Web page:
Tom Savini is an absolute legend in the world of horror. Beginning his career by establishing himself as one of the premier makeup artists of all time, he created shocking gore scenes and creatures for Dawn of the Dead, Day of the Dead, Friday the 13th, The Burning, The Prowler, Maniac, Creepshow, Texas Chainsaw Massacre 2 and so, so many more.
Savini transitioned into directing with the 1990 remake of Night of the Living Dead after helming a few episodes of Tales from the Darkside. Since that time, he’s primarily been an actor, appearing in such films as From Dusk Till Dawn, Machete, Django Unchained, The Perks of Being a Wallflower and more.
We caught up with Savini at Spooky Empire to talk about his career and his role in the new Friday the 13th: The Game coming early next year.
Wicked Horror: How would you describe your involvement in Friday the 13th: The Game?
Tom Savini: Oh, the game. Well, I devised all the kills. And I created a new Jason, a Jason that occurs—I guess, movie-wise—somewhere between Part 2 and Part 4. His teenage years, you know. And the kills are… have you seen the trailer?
Savini: They’re brutal! It’s one thing to invent them, it’s another to watch them happening. So the first thing I said was “Oh, great, I’m once again the king of gore.” The king of splatter.
WH: The amount of work that went into that was amazing.
Savini: And they’re still working on it. They had to delay it till February.
Savini: Well, Creepshow and Texas Chainsaw Massacre. I mean, there was a lot of splatter in that but I had to do Grandpa’s makeup and Leatherface, so that was a leap forward to characters and makeups and not just killing people. Creepshow of course was Fluffy and Nate, and that was five movies, Creepshow.
On Texas Chainsaw I had a crew of like eight guys, but it was just me and a seventeen year old kid on Creepshow doing all of that.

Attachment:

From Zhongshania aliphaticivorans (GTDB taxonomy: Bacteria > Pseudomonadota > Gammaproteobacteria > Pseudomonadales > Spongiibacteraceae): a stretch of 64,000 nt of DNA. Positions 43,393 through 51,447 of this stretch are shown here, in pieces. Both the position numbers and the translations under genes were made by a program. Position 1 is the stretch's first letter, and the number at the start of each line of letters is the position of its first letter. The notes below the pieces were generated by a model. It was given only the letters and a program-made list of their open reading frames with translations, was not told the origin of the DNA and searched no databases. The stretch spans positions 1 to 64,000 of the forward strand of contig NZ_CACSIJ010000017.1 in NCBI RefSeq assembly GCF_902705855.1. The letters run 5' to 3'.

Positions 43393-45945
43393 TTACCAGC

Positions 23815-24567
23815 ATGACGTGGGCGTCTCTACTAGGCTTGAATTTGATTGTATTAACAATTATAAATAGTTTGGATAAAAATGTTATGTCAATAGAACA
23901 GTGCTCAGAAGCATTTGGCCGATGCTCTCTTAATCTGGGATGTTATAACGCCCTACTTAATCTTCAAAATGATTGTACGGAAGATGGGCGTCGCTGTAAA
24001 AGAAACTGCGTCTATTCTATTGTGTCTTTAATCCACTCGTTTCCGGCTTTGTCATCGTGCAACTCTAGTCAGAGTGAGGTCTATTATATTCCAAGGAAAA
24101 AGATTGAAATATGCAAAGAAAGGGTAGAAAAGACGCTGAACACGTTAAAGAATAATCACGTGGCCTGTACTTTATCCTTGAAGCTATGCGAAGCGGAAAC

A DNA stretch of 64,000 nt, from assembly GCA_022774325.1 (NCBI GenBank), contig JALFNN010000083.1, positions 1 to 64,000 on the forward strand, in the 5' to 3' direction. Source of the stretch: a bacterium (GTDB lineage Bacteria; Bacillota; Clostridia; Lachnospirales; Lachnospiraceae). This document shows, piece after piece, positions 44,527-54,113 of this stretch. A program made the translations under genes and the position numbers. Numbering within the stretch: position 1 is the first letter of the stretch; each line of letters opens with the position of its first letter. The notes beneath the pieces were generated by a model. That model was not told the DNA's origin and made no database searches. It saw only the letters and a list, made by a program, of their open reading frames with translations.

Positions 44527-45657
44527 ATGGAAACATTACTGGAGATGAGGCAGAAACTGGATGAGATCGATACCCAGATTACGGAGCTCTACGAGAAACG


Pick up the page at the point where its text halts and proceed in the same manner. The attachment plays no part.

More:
WH: What was it like in From Dusk Till Dawn to have to create such a memorable character with very little dialogue?
Savini: No, that’s a real treat when there’s not a lot of dialogue. I’ve been around, I’m seventy years old, so silent movies where the actor, instead of speaking had to use his whole body to convey the character. It’s a lot easier in that sort of a situation to have a secret. Really good actors have a secret that they try to maintain during scenes. Let’s say for example that I was in an accident or my mother just died, but I’m forced to be in a pleasant situation. But that secret does something to you that people are physically seeing and that adds depth to what you’re doing.
Not having dialogue, that’s something of a blessing. In fact, if you read interviews with famous actors, Clint Eastwood, Russell Crowe, Brad Pitt, they all prefer not having a lot of dialogue because then you’re left to just your physical devices.
But I wasn’t thinking that when I played Sex Machine. Counting lines. I was thinking “Oh shit, I’ve got to do a scene with George Clooney.” You’re scared to death of stuff like that. But that’s when I learned that stage fright can be completely replaced and destroyed by changing your mindset to “Well, I can’t wait to see what happens.” And that mindset made everything fun. Stage fright disappeared. I did the scene with George and it was fun instead of torture.
I wasn’t thinking about any of that, I was just having a blast. Look who I got to hang around with. George Clooney, Harvey Kietel, Quentin Tarantino, fans of all of them.
WH: After Night of the Living Dead, did you have any plans to direct again?
Savini: Well, if it was more of a success, I would have probably gone onward. But around that time I got full custody of my daughter who was nine years old, and she was in school and that really affected the choices I could make. I couldn’t choose stuff that would cause me to be away from her for a long time or relocate. So my choices became local stuff.
But the film didn’t do that well, as I remember. But I directed three episodes of Tales from the Darkside. I directed a thing called House Call, a short. A thing called Wet Dreams that was part of the Theatre Bizarre anthology, but not features. I’m supposed to be directing the remake of Children Shouldn’t Play With Dead Things, then that turned into a remake of Nightmare City.
But that’s the way it is. If the money’s not there, the jobs don’t start.
WH: Acting-wise, what was it like to play sort of an antagonist to Ezra Miller in The Perks of Being a Wallflower?
Savini: Oh, that was interesting, yeah. People see that film and I say “Did you wonder where the machine guns were, or the zombies?” You know? It was just a character piece. The writer of the book [Stephen Chobsky] directed the movie and I was the first person he cast, because he’s from Pittsburgh, and I auditioned for the principal or that shop guy and I got the shop guy. He came to me in Pittsburgh, which is great, that’s where I live. I guess he knew that, so that was fun.
And yeah, Miller, I named him Nothing, he’s playing the Flash!
WH: Yeah, his career’s really taken off.
Savini: Not just him, but Logan Lerman! I saw The Three Musketeers with him as D’Artagnan, going “What?” He was a little kid in Perks of Being a Wallflower. Then he was in Fury. Yeah, his career’s doing well.